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The Philosophy of Human Rights

Author(s): Patrick Hayden

ISBN13: 9781557787903

ISBN10: 1557787905

Publisher: MARSTON BOOK SERVICES LTD

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  • The Philosophy of Human Rights: Readings in Context brings together an extensive collection of classical and contemporary writings on the topic of human rights, providing an exceptionally comprehensive introduction to the subject. It places special emphasis on the historical development of theories of human rights, and includes western and nonwestern views. Sources include authors such as Aristotle, Cicero, Thomas Aquinas, Confucius, Hobbes, Locke, Kant, Marx, Gandhi, Hart, Feinberg, Nussbaum, the Dalai Lama, Derrida, Lyotard and Rorty. It also deals with contemporary issues of human rights, including genocide and ethnic cleansing, minority cultures, gay and lesbian rights, and rights to the environment.

    It is ideal for courses in human rights, social theory, ethical theory, and political science. It is organized to make selections accessible and engaging. Each reading begins with a brief introduction and is followed with study questions and suggested further readings.

  • Patrick Hayden



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    This thick compendium includes the greats of Western thoughtPlato, Aristotle, Aquinas, Hobbes, Locke, Rousseau, Kant, Marx, and Millas well as Mary Wollstonecraft on womens rights, Grotius on war, and a slim 64 pages on "non-Western" thought. Unfortunately, Hayden, a South African who directs peace and justice studies at New England College, has skewed his entries. In describing the Islamic tradition, Abdullahi Ahmed An-Naim leaves the door open for its reform to include such things as womens rights, but there is no sign of liberal Islamic writers like M.M. Sharif. With few exceptions, the contemporary philosophers (who fill nearly half the book) belong to the Anglo-American analytic tradition. Jacques Derrida appears alone among French philosophers. Martha Nussbaum and others write about feminism, but the philosophical underpinnings of the powerful French feminist movement are missing. Charles Taylor contributes a short essay about international perspectives, but his writings about group rights are missing. The whole UN Declaration on Human Rights is included, as are several international conventions, but the declarations economic rights are given scant attention. The book will meet the expectations of many philosophy teachers, but librarians looking for a book they can recommend as an overview on human rights should regard it with caution.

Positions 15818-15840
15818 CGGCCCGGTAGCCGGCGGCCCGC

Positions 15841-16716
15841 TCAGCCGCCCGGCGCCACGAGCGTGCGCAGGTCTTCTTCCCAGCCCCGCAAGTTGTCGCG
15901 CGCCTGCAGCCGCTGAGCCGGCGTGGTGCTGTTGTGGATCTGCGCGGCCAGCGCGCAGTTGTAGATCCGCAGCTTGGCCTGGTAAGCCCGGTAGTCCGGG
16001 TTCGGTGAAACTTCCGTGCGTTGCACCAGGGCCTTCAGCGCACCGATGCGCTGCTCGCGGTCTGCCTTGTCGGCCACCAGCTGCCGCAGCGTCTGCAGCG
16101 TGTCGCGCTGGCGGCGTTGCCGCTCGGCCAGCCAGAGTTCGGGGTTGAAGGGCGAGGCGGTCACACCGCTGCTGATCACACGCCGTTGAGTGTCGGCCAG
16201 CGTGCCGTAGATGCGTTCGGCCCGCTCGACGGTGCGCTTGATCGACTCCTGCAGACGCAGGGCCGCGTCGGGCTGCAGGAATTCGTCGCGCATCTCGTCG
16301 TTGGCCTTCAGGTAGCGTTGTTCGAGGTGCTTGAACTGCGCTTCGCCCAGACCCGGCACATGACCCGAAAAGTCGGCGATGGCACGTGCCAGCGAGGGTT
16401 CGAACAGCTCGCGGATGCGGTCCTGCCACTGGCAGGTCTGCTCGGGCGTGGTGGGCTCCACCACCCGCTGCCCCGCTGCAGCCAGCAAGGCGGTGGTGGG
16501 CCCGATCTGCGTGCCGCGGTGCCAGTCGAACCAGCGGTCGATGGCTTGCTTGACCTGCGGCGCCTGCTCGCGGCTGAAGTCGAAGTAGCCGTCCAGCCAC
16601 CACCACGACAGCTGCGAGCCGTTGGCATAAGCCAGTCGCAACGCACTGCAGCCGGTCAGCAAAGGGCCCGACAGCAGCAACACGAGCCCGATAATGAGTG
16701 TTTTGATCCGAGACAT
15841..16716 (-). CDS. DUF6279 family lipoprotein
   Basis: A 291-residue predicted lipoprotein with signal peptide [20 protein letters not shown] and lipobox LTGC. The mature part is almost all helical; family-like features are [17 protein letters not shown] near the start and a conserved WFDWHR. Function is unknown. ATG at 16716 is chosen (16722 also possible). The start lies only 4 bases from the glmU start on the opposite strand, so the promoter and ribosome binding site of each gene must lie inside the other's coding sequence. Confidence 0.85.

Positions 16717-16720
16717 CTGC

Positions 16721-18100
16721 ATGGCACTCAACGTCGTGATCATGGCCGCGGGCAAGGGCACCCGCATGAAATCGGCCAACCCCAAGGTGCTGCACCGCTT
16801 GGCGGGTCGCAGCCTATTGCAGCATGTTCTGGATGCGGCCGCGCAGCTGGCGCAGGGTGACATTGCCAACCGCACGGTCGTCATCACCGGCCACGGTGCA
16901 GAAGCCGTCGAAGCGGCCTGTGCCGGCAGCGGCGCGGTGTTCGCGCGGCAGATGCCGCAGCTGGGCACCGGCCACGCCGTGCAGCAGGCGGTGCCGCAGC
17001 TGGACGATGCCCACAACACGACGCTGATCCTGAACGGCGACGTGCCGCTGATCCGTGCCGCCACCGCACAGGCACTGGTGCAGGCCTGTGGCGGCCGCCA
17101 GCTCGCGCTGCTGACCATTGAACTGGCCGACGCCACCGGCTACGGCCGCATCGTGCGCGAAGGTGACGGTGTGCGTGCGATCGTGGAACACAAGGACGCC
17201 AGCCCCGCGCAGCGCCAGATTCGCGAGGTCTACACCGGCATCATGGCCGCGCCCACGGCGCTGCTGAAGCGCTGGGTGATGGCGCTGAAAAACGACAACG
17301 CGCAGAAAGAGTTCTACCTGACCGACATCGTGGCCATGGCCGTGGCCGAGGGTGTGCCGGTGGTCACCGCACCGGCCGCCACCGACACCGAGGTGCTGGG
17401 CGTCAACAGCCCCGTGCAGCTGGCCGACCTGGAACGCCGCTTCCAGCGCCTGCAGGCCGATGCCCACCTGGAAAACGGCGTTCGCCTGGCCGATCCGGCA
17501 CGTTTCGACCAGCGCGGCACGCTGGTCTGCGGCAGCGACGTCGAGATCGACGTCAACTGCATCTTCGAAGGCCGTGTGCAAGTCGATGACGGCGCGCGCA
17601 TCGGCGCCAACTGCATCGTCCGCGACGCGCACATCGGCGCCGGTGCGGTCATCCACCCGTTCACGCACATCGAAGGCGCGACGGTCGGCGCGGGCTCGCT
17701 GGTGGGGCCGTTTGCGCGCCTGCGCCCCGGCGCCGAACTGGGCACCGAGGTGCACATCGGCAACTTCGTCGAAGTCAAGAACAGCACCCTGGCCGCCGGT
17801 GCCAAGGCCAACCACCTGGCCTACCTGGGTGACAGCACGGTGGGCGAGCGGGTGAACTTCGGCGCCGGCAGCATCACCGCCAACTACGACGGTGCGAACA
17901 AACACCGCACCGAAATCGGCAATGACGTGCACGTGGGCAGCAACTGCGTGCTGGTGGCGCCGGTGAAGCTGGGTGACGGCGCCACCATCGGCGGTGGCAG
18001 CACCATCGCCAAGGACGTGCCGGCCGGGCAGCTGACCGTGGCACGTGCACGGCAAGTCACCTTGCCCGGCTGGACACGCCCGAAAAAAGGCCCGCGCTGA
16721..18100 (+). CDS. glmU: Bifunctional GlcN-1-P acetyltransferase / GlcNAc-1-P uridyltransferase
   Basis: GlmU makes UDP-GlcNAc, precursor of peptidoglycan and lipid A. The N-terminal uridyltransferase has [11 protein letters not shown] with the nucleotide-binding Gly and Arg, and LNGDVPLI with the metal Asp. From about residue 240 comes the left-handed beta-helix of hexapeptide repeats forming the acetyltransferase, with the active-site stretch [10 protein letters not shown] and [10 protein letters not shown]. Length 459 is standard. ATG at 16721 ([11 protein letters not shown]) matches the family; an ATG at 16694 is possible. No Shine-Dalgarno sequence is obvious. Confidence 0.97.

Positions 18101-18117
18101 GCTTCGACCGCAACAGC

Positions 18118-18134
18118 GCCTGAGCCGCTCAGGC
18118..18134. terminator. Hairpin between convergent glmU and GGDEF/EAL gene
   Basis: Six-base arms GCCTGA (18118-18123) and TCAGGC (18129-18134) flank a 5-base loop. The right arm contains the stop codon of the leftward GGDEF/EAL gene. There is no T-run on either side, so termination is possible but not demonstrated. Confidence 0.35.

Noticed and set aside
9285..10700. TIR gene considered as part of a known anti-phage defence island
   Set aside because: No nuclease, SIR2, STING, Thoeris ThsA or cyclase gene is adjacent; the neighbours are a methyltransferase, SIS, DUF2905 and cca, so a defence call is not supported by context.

- Leslie Armour, Univ. of Ottawa Copyright 2001 Cahners Business Information.

    This collection of essays presents classical, modern, western, and non-western perspectives on questions of human rights. Issues of universalism and relativism, minority cultures and group rights, ethnic cleansing and humanitarian intervention, womens rights, homosexual rights, and the environment are all discussed. Supporting documents are also included. While focusing on contemporary issues, the book also provides the basis for a grasp of the theoretical concepts and an appreciation of various perspectives. Annotation c. Book News, Inc., Portland, OR

    - booknews.com

    An excellent collection of readings combining traditional Western perspectives on human rights with feminist, multicultural and environmental perspectives. There is no other anthology out there like it.

    -James P. Sterba, University of Notre Dame

    This is the most extensive, and far reaching, reader available covering theoretical issues connected with human rights. In Part One, Hayden offers substantial excerpts from the Western tradition of political theory from Plato and Aristotle through Marx and Mill; major contemporary philosophical works by authors ranging from Hart, Cranston, and Feinberg to Nussbaum, Rorty, and Derrida; and a good selection of non-Western sources. That alone would make a fine book.

    But Part Two provides another three hundred pages of thoughtful theoretical discussions of contemporary issues including relativism, group rights, humanitarian intervention, womens rights, gays and lesbians, and the environment. Each part also has a good selection of basic documents. And the suggested readings provide genuinely helpful direction. The Philosophy of Human Rights is in every way an excellent effort and a lot of book for the money."

    - Jack Donnelly, Andrew W. Mellon Professor Graduate School of International Studies, University of Denver

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The Philosophy of Human Rights